Know Your Voice Actors: Ten Faces to Go With the Voices You Know

Here at Warming Glow, I’ve made a habit of praising the brilliant voice work in “Archer,” particularly the dry, deadpan delivery of H. Jon Benjamin in the title role. Yet Benjamin is just as believable as the schlubby burger joint owner on “Bob’s Burgers” as he is an international super-spy. I realized that I don’t know jack about voice actors aside from a few names in the “Simpsons” credits, so I tapped Josh Kurp to make a list of ten names you should know. You may be surprised the way some of these people get around like HPV. They’ve got longer IMDb pages than Christopher Walken. –Ed.

Dan Castellaneta

The world knows him as Homer (and Grampa, and Mayor Quimby, and Groundskeeper Willie, and Barney Gumble, and Gil, and…), but Dan Castellaneta has done plenty of other voice work, including portraying another senile old man, Grandpa Phil on “Hey Arnold!” He was also Earl on “Cow and Chicken” and replaced better-known actors in animated series based on their famous films, like taking over for Christopher Lloyd as Doc Brown in “Back to the Future: The Animated Series” and Robin Williams in “Aladdin.”

Not-So-Memorable Role: Partlow in My Giant

Richard Steven Horvitz

Four years after appearing in the ill-advised “The Monsters Today” (starring Jason “Not James” Marsden as Eddie Munster), Horvitz began his voice acting career as my second favorite talking TV robot: Alpha 5 from “Mighty Morphin Power Rangers” (note: if you combine all the various “Power Rangers” series, there have been over 700 episodes). This role largely required him to say “Aye-yi-yi-yi-yi!” a lot and sing “Deck the Halls” in Alpha’s Magical Christmas. After the show was canceled in 1995, he began a successful stint with Nickelodeon, voicing Daggett on “The Angry Beavers,” getting Beaver Fever in the process, and Zim on “Invader Zim,” as well as Billy on “The Grim Adventures of Billy & Mandy”. (My favorite talking TV robot, by the way, is Karishma from “Karishma Kaa Karishma,” which I really should have included in my now incomplete remakes list.)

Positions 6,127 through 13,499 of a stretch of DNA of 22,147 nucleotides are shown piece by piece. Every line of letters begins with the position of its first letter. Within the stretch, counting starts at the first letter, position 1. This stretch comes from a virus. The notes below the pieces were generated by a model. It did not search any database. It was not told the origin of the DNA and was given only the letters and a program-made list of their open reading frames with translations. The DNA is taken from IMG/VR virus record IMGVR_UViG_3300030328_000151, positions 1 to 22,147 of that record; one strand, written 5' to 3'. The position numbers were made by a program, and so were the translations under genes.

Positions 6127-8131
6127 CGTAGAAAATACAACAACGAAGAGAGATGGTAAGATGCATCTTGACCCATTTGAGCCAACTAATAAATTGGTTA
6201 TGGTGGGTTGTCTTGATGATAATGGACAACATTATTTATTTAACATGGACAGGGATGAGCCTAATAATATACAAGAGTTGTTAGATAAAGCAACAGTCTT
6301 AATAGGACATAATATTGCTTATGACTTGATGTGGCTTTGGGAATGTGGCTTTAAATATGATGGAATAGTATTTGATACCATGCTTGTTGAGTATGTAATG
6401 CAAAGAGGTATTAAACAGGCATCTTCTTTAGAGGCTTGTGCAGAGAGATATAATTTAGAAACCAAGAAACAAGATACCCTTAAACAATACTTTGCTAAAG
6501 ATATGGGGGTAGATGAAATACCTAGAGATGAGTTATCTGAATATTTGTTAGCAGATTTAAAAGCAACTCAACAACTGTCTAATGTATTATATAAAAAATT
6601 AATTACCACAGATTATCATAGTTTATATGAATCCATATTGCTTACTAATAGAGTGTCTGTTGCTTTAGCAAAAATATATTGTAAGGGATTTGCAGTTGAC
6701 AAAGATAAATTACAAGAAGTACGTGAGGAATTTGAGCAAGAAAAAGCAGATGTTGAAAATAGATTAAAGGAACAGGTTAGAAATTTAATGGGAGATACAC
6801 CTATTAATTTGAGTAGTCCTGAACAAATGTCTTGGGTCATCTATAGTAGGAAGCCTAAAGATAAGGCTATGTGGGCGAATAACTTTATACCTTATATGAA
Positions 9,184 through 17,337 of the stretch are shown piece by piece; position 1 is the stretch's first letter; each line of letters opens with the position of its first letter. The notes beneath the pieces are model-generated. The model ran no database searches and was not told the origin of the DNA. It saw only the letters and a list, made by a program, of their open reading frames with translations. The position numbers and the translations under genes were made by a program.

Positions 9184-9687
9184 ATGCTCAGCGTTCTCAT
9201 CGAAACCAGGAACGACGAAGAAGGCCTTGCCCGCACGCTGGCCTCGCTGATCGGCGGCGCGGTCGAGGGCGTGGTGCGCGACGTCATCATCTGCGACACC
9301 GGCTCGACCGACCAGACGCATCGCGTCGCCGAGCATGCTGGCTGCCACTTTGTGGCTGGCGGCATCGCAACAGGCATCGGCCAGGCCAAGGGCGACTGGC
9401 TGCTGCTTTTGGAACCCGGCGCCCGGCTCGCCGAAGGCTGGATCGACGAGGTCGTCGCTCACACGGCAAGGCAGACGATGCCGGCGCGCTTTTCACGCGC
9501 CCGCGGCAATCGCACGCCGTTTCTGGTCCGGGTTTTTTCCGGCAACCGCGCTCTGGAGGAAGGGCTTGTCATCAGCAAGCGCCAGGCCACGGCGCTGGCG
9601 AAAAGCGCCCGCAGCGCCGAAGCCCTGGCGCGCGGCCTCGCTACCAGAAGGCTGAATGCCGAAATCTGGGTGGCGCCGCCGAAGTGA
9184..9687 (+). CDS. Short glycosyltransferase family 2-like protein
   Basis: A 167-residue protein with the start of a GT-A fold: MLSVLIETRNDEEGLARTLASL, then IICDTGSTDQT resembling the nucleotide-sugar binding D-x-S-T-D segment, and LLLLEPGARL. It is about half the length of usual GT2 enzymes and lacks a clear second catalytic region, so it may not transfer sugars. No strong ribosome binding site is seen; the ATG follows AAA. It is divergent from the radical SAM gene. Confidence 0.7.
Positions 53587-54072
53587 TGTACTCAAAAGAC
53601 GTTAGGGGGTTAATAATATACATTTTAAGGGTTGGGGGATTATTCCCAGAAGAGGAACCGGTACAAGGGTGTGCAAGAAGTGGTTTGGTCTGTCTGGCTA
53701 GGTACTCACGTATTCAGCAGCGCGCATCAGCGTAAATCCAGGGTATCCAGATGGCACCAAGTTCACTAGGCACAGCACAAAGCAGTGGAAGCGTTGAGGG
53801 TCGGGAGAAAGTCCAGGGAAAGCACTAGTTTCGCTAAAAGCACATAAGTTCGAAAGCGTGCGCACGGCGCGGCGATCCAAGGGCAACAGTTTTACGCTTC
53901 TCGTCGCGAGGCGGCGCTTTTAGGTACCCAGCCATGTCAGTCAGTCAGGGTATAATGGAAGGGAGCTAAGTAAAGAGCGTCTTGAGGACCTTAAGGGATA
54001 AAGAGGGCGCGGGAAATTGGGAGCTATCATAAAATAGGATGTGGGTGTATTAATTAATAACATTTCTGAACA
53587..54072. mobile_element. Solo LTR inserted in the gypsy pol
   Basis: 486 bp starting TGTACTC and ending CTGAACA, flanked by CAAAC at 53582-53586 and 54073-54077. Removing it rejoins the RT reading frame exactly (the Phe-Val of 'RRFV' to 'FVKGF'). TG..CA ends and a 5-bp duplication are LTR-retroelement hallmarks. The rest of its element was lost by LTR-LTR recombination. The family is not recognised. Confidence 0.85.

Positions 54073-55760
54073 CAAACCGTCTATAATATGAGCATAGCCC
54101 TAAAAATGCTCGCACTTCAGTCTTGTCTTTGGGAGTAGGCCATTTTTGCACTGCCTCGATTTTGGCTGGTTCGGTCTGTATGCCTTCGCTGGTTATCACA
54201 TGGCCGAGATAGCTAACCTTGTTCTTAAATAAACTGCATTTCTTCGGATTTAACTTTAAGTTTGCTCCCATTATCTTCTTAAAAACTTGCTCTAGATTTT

[Editor’s picks for talking robots: Bender from “Futurama,” the Robot from “Lost in Space,” and Rosie from “The Jetsons.” I won’t be held responsible for Kurp’s weird taste.]

Not-So-Memorable Role: Additional Voices in Mulan

Pamela Adlon

I can’t be the only person who didn’t know that Spinelli from “Recess,” Bobby from “King of the Hill,” Lucky from “101 Dalmations: The Series,” and Marcy from “Californication” (as well as the woman who tells Louis C.K. that she fantasizes about hitting her son because she’s bored on “Louie”) are all the SAME PERSON. Adlon, who broke into the business playing Dolores in Grease 2, has had a crush on T.J. Detweiler as Spinelli, gotten gout as Bobby, had an episode banned because of 9/11 as Lucky, and had sex with this man as Marcy.